|Central Finland||Keski-Suomi||16 582||276 196|
|Southern Ostrobothnia||Etelä-Pohjanmaa||13 458||191 860|
|Middle Ostrobothnia||Keski-Pohjanmaa||5286||69 027|
|Northern Ostrobothnia||Pohjois-Pohjanmaa||35 290||411 150|
|Kainuu||Kainuu||21 567||74 803|
|Lapland||Lappi||93 004||180 207|
Finland’s climate has a more continental feel than our Norwegian climate, although the Åland Islands and parts of the south coast have a humid coastal climate. Neither in terms of temperature nor rainfall are major regional contrasts. Especially in the summer, the temperature differences are small. In southern Finland, the average temperature in July is 17–18 ° C, in Lapland 14–15 ° C. In winter, the difference is greater. In the Åland Islands, the average temperature in February is −4 ° C, in Lapland −15 ° C. Winters can be very cold here, with minimum temperatures down to –50 ° C. The Baltic ports freeze for 3–4 months completely in the archipelago even in mild winters.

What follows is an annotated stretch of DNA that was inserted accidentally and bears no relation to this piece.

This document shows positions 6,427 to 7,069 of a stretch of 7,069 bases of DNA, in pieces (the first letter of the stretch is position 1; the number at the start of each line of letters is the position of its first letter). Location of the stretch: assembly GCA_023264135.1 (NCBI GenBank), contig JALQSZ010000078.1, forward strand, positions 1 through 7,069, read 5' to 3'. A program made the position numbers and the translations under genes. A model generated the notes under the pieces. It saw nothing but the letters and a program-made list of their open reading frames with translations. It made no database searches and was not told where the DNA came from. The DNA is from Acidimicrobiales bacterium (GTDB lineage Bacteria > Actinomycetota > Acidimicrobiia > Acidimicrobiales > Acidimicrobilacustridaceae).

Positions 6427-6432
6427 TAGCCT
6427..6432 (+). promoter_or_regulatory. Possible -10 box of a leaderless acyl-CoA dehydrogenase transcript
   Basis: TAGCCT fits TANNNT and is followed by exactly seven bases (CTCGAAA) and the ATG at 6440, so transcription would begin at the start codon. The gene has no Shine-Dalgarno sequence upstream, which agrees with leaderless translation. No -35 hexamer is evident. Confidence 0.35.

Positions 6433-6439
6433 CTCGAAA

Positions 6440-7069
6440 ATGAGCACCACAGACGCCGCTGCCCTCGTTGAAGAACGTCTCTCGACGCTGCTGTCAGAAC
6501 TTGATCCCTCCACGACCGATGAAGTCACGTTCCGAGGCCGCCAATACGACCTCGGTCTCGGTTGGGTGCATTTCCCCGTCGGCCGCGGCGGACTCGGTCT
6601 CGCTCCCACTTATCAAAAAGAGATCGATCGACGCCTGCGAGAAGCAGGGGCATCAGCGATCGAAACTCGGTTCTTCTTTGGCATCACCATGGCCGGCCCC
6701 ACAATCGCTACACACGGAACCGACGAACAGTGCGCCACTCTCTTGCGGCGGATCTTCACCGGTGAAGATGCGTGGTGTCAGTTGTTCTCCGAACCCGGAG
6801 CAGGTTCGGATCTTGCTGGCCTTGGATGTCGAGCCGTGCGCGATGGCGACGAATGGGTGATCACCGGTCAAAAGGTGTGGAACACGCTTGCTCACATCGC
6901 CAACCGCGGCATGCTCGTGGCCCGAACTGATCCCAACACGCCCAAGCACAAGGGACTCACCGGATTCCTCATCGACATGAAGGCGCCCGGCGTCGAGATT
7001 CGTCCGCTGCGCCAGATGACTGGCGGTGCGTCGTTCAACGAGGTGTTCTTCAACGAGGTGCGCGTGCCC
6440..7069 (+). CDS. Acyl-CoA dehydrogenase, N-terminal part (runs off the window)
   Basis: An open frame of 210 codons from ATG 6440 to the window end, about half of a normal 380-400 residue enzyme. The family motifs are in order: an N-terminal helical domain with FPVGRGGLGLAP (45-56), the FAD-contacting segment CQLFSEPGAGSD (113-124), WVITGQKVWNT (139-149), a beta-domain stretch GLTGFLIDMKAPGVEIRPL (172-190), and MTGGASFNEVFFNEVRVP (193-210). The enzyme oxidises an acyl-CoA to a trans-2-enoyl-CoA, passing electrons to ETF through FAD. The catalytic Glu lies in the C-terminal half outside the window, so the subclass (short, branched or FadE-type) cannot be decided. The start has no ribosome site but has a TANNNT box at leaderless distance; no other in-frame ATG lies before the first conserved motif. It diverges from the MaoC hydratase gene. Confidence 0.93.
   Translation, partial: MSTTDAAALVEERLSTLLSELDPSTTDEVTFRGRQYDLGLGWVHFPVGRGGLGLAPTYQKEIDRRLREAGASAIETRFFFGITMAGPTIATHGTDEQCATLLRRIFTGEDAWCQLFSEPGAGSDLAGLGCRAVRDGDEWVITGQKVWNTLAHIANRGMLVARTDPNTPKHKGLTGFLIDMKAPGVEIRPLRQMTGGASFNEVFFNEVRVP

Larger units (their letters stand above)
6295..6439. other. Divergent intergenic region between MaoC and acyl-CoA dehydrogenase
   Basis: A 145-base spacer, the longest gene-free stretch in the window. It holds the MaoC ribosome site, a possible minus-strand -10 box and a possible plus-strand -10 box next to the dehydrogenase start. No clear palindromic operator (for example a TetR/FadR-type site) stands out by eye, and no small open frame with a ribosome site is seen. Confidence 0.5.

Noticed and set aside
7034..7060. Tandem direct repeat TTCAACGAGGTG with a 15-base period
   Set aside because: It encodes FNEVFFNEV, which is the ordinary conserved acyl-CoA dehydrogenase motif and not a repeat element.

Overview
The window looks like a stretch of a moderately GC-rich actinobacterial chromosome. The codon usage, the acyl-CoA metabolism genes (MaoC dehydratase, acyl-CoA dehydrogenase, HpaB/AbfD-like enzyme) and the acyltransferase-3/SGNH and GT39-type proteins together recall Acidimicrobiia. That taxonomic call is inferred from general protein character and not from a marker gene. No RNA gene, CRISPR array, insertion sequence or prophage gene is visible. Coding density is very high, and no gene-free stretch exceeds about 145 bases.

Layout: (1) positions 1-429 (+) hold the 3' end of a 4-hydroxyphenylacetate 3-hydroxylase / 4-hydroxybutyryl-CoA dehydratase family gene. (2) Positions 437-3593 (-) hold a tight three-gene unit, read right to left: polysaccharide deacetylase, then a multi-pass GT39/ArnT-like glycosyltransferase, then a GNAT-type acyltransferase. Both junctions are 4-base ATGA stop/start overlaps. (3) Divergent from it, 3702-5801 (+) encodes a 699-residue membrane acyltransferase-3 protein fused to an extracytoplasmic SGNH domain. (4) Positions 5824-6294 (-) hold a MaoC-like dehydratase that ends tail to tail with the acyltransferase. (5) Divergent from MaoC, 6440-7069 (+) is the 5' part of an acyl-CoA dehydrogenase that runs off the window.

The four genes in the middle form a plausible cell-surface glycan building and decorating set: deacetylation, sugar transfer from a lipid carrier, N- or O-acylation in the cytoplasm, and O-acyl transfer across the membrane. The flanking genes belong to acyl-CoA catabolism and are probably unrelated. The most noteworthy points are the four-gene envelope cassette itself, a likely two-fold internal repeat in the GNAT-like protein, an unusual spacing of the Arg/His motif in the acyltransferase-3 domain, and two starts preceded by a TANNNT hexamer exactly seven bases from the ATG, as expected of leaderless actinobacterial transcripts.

The climatic contrasts between southern and northern Finland are best expressed in the comparison between certain climatic conditions. The growth period (the number of days when the average temperature is above 5 ° C) is 175 days on the south coast and 120 days in Lapland. The number of days with snow covered ground in the southwest is around 100, while in Lapland it is about 200. The snow depth on the Åland Islands is on average about 20 centimeters, east of Ule swamp more than 80 centimeters. The average annual rainfall in the south is 750 millimeters, compared to only 400-450 millimeters in the westernmost part of Lapland, which comes in the rain shadow of the Scandinavian mountain range. It is even drier on the west coast than inland to the east. The period with the most rainfall is July – August. Spring is rainy, especially along the coast.